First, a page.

My first multi-day trip was in 2012. I rode west to Fort Stockton, then northwest to Ruidoso and Roswell, New Mexico, then back home through Big Spring, Brady, and Llano. 1360 miles in three days. Over the years, my wife and I have taken a few overnight trips into the Hill Country. Other than that, it would be 2019 before I would take another multi-day trip.
But let’s get back to April 15, 2017.
5 thoughts on “Backstory”
Congratulations on your quest.
I rode all 254 back in 2008-2009. When I finished my quest, I called Ride Texas (and John Poor at Max’s Honda in Abilene) and left a message for Val, that I had finished all of the counties. She had previously told me that she had not heard of it being done, so I thought it would be interesting.
I rode my 2008 Goldwing on my journey. I kept records of my stops for fuel, sleeping, and eating to document my ride.
It was a great experience to see things on the road that you would not expect to see.
I have thought about doing it a second time, but on a Harley this time. Age is catching up to me, so it is just an idea for now.
There was a gentleman and his wife that started right after I finished. I never heard if they did or didn’t. I hope so for anyone that does it.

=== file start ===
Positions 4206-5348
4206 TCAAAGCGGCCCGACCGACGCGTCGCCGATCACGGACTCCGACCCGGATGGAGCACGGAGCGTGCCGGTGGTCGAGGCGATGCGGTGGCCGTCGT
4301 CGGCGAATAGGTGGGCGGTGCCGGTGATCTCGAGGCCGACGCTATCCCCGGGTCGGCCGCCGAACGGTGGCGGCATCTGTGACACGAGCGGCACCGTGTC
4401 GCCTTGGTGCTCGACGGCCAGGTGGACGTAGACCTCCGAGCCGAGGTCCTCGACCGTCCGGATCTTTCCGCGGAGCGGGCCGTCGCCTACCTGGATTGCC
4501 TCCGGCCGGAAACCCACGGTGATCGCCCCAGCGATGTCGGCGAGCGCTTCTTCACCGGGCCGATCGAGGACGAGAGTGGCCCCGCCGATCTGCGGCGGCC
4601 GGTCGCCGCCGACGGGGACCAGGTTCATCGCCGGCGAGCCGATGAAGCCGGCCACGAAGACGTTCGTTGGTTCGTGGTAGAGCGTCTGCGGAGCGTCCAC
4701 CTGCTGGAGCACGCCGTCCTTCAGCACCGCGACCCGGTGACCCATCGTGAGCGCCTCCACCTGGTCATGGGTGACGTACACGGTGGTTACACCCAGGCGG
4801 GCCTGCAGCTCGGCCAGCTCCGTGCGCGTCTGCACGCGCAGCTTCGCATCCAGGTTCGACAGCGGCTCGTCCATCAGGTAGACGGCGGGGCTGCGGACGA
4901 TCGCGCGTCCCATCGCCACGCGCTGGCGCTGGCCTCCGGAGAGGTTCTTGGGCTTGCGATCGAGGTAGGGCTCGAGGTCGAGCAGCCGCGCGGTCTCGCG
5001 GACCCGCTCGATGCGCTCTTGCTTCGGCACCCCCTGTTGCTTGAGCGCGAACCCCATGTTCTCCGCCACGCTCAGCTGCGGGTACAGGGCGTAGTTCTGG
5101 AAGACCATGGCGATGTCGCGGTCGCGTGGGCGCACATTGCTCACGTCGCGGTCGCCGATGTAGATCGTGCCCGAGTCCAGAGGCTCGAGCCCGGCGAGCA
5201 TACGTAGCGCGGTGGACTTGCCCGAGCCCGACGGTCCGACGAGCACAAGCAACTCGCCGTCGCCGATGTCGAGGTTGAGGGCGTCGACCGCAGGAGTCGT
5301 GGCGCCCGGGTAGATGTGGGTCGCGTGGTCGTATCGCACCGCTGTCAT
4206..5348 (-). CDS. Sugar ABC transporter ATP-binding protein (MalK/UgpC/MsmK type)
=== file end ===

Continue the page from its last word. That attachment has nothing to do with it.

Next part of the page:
LikeLiked by 1 person
That’s great to hear, Jim – congratulations on accomplishing this feat! This is the first time I’ve heard of someone else doing it. I don’t know, but you may have been the first!
May have been the first, but no one that I talked to had heard of it being done. It was more of a personal goal to myself to do it. I had heard as to where people were riding the circumference roads of the state (which would be neat to do also!).
I like the way you wrote about your journey. I am not much of a writer or picture taker and the courthouse pictures are a neat way to see the architecture through the years. I just rode and saw was out there. People ask me what is the prettiest part of Texas and my reply was that they all had their uniqueness to each of their own.
I was looking one day at my treks through New Mexico and found that I had done 22 of the 33 counties! LOL I may have to take off and finish that state, but no more. LOL
Again, congratulations on your quest. I am glad that we are a part of a few to undertake the journey.
On a side note: I have multiple Walmart ‘Roads of Texas’ map books that I have highlighted every road that I have ridden on each of my motorcycles! It is good to record them and then slowly watch every page turn colors as the roads are ridden.
I am trying to get out next week and go somewhere for a couple of days.
Hope to see and meet you sometime, until then, ride safe and enjoy the ride.
LikeLiked by 1 person